Martin Dressler is a turn-of-the-century New York City entrepreneur who begins in his father's cigar store but dreams of a bigger empire. That dream shapes into a series of large hotels. At first, Dressler's seems the archetypal American success story, but he does not quite grasp the future. The Manhattan of fabled skyline is about to take shape just over the horizon, but Dressler cannot see it. So the story becomes another kind of fable, as Dressler contemplates having "dreamed the wrong dream."
"There once was a man named Martin Dressler, a shopkeeper's son, who rose from modest beginnings to a height of dreamlike good fortune"
"And he had a gift that surprised people: he could swiftly sense the temperament of a customer and make sensible, precise suggestions."
"But if people liked him... it wasn't at all, he decided, because he was striking to look at...it was because of something else, some quality of sympathy or curiosity that made him concentrate his deepest attention on them, made him sense their secret moods."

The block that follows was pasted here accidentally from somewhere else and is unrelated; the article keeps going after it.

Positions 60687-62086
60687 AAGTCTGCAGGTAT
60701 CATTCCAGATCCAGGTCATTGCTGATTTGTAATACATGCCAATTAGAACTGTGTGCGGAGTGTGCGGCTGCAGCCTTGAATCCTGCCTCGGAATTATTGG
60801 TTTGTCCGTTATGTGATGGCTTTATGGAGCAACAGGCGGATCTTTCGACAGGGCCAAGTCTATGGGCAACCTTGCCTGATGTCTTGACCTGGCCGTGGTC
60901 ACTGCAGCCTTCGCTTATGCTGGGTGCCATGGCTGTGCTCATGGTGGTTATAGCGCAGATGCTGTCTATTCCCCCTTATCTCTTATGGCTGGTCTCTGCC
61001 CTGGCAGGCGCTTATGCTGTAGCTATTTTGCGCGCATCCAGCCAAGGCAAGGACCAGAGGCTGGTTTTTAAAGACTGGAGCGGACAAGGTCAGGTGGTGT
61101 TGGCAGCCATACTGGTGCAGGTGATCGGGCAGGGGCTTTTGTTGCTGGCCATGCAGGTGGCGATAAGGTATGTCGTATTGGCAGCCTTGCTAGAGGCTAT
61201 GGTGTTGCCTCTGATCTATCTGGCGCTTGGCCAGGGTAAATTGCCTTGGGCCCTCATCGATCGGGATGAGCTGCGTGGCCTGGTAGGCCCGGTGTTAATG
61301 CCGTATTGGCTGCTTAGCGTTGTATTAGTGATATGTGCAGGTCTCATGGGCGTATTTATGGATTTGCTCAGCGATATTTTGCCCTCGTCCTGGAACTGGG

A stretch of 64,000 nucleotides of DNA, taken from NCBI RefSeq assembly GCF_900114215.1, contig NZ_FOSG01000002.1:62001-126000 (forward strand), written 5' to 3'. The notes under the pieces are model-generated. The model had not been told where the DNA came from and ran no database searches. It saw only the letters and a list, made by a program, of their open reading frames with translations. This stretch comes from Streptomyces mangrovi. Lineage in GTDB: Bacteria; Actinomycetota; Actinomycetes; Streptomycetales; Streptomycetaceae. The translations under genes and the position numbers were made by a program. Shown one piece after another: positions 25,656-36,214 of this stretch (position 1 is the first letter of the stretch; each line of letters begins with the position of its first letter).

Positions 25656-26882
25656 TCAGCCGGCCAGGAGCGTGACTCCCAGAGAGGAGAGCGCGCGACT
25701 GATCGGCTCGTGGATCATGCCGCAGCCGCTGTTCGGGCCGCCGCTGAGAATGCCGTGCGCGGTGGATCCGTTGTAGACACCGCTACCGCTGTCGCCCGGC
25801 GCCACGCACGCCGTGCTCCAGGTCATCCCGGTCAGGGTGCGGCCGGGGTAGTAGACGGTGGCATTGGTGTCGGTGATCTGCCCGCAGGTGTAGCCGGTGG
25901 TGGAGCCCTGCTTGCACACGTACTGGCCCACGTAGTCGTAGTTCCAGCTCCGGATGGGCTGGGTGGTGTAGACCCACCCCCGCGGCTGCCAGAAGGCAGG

"As he walked, looking about, taking it all in, feeling a pleasant tension in his calves and thighs, he felt a surge of energy, a kind of restlessness, a desire to do something to test himself, to become, in some way, larger than he was."
"In Mr. Westerhoven's arguments there was always a ground of the solid and practical, but Martin knew that they were arguing... about the manager's secret desire to stop the city from it's rush into the new century, his desire to return to his childhood parlor..."